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Editorial

Gadhafi’s ghost

/ 09:18 PM October 23, 2011

The killing of Moammar Gadhafi under questionable circumstances bodes badly for the immediate future of Libya and, perhaps, for the Arab Spring. Until the ousted Libyan leader’s death last Thursday, none of the despots swept out of power by the pro-democracy wave had met a bloody end.

The world had hoped Gadhafi would come to his senses and leave Libya instead of making a last stand in his hometown of Sirte. But typical of strongmen who have become intoxicated with power, he refused to heed peaceful calls for him to step down and, ignoring the obvious writing on the wall, he plodded on with his false bravado, perhaps possessed by the thought that he could still make a counter-offensive and retake Tripoli.

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Some say his ignominious end was poetic justice many times over. Others would rather call it  tribal justice many times over, which could be true—and that’s the problem. The reports on how he died vary and are conflicting. The official version by the National Transitional Council (NTC) says that Gadhafi was killed in a crossfire. But that version is not supported by the photographs and video footage that streamed over the Internet. In a cell phone video that went viral on the Internet, Gadhafi is seen splayed on the hood of a truck and then stumbling amid a mob, seemingly begging for mercy. He is then seen on the ground, with fighters grabbing his hair and beating him up. Blood is seen pouring down his head and soiling his brown trousers, as the crowd shouts, “God is great!” Al-Jazeera, the Arab news channel, quoted a fighter as saying that the fallen Libyan leader had asked, “Show me mercy!” By some indications, he died of “a deadly shot” fired at close range and, apparently, with the intent to kill him. The conflicting accounts raise questions about the NTC’s control of the militias in a country with tribal divisions. They prefigure an instability that could trouble Libya long after the euphoria fades over the success of its own Arab Spring and the demise of Gadhafi.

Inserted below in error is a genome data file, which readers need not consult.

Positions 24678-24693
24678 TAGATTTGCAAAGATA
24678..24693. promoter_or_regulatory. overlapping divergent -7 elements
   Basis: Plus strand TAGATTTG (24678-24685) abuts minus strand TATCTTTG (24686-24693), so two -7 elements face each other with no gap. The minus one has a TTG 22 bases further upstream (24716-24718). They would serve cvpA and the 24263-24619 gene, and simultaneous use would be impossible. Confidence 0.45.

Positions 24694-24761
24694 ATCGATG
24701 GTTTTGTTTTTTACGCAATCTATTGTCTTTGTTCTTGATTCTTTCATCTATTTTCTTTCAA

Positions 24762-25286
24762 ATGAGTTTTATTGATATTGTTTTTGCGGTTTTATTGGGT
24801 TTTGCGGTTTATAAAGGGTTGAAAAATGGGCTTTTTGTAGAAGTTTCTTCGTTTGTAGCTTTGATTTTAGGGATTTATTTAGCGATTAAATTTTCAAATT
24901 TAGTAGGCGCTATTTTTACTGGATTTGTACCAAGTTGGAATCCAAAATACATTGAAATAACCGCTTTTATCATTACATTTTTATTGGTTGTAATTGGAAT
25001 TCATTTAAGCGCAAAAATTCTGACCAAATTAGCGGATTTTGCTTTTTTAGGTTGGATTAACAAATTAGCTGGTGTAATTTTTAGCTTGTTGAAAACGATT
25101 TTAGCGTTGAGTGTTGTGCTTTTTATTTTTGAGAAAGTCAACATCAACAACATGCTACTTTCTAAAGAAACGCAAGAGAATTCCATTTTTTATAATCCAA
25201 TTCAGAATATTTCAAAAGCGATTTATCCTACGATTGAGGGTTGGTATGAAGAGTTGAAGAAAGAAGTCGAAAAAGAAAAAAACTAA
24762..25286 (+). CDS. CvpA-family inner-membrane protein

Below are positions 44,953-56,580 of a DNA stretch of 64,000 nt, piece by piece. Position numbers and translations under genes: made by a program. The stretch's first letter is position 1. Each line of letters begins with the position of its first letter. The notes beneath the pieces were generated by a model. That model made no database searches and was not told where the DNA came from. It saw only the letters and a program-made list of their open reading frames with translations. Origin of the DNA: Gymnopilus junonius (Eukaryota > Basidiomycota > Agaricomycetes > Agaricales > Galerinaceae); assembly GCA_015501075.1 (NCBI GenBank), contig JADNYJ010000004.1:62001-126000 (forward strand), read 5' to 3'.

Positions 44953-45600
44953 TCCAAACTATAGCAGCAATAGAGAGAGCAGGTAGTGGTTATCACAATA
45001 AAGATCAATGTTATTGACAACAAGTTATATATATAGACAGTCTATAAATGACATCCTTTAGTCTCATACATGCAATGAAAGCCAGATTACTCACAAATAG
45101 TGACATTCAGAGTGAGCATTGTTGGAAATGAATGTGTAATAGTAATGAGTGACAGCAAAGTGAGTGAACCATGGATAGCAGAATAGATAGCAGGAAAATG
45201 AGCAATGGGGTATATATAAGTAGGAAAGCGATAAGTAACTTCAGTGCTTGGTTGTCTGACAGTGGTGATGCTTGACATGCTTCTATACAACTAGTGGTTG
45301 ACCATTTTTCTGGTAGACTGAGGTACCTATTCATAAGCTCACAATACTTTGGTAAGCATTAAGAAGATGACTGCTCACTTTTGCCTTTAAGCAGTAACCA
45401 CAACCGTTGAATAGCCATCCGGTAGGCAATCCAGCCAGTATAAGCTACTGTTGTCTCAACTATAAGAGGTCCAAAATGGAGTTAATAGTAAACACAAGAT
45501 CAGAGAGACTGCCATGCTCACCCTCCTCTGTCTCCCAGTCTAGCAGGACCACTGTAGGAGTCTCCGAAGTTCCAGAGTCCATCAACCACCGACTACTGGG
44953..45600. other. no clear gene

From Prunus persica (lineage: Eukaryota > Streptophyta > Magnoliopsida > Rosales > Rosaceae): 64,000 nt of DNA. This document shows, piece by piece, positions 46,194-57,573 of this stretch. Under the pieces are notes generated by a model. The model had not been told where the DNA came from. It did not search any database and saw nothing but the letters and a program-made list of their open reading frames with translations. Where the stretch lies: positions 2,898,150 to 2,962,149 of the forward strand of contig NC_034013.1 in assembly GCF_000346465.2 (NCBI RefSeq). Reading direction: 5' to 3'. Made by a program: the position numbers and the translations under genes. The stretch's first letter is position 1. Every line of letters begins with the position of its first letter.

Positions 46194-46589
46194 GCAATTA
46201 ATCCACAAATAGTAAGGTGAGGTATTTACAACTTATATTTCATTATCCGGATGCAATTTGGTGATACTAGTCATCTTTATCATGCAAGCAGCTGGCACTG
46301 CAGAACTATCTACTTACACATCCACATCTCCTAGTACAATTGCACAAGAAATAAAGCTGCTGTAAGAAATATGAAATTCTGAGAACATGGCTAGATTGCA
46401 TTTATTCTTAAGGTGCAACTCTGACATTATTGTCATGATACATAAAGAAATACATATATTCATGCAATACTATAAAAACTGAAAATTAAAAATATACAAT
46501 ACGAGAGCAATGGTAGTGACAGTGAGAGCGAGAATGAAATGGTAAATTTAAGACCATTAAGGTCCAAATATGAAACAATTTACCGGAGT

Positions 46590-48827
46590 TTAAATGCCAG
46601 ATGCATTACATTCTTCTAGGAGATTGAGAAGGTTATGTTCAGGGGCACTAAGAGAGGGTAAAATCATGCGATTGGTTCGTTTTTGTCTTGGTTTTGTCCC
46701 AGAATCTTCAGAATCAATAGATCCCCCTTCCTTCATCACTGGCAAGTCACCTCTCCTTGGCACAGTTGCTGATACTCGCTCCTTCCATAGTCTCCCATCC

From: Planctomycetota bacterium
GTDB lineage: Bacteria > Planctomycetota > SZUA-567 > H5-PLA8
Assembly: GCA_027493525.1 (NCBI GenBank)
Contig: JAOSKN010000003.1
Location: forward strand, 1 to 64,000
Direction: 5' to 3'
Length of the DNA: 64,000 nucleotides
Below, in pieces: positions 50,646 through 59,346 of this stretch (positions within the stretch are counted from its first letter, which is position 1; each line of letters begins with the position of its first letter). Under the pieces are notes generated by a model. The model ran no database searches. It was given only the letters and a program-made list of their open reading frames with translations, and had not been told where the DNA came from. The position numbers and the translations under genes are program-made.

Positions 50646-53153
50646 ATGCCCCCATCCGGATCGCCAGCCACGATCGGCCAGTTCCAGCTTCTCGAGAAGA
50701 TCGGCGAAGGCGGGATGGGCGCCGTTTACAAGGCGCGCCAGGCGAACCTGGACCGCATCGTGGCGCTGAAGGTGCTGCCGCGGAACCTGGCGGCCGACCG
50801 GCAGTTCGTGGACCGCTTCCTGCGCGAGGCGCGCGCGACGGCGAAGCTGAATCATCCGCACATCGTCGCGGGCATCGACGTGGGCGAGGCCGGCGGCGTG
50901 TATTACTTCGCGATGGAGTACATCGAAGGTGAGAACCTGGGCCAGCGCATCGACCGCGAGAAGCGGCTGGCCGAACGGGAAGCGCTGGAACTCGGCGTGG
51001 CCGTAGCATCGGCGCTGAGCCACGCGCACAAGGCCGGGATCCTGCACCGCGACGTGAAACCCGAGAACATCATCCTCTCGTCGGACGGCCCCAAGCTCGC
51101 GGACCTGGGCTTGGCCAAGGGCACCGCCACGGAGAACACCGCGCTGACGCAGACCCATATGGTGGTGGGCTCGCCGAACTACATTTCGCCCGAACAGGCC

The NTC and its cabinet, known as the Executive Committee, have been criticized for their lack of transparency and their opaque decision-making. The chair of the council, Mustafa Abdel-Jalil, has appointed mainly dissidents and former political prisoners rather than those with the training and skills to rebuild the country.

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Although the NTC has pointed to a “national congress” to pave the way for democracy, much of life in the country is guided by tribal loyalties. In fact, signs have emerged since the NTC’s founding that the rebels’ leadership is unable to impose discipline among its fighters. This appears to have been partly confirmed by the conflicting reports about how Gadhafi really died.

If indeed Gadhafi was executed, then Libya has failed the first test of democracy. As pointed out in this space before, the first problem of a post-Gadhafi Libya would be Gadhafi himself. Having entrenched himself for four decades, he would have hard-core loyalists who could bedevil the immediate transition. The new Libya would have to deal with Gadhafi’s loyalists, especially those from his tribe.

Worse, with the questionable manner by which he died, tribal divisions may have worsened and tribal vendettas could become the order of the day.

The world, which has welcomed the end of Gadhafi, should now apply gentle but firm persuasion for the NTC to conduct an inquiry into his death and to come clean on the issue. It is also important to set a timetable for the formation of a consultative council to draft a new constitution and to have it ratified at the earliest possible time in a free and open referendum. Since Nato countries helped the rebellion against Gadhafi, there’s the impression that his ouster is West-sponsored and not popular and democratic.

Nato and the United Nations should bear in mind that Libya—and the world—has not yet seen the end of Gadhafi. They should, therefore, press for democratic institution-building at once, so that whatever regime could be put in place after Gadhafi would reflect the will of the Libyan people and have their support. Otherwise, Gadhafi will continue to haunt Libya.

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TAGS: Arab Spring, despots, Editorial, Moammar Gadhafi, opinion
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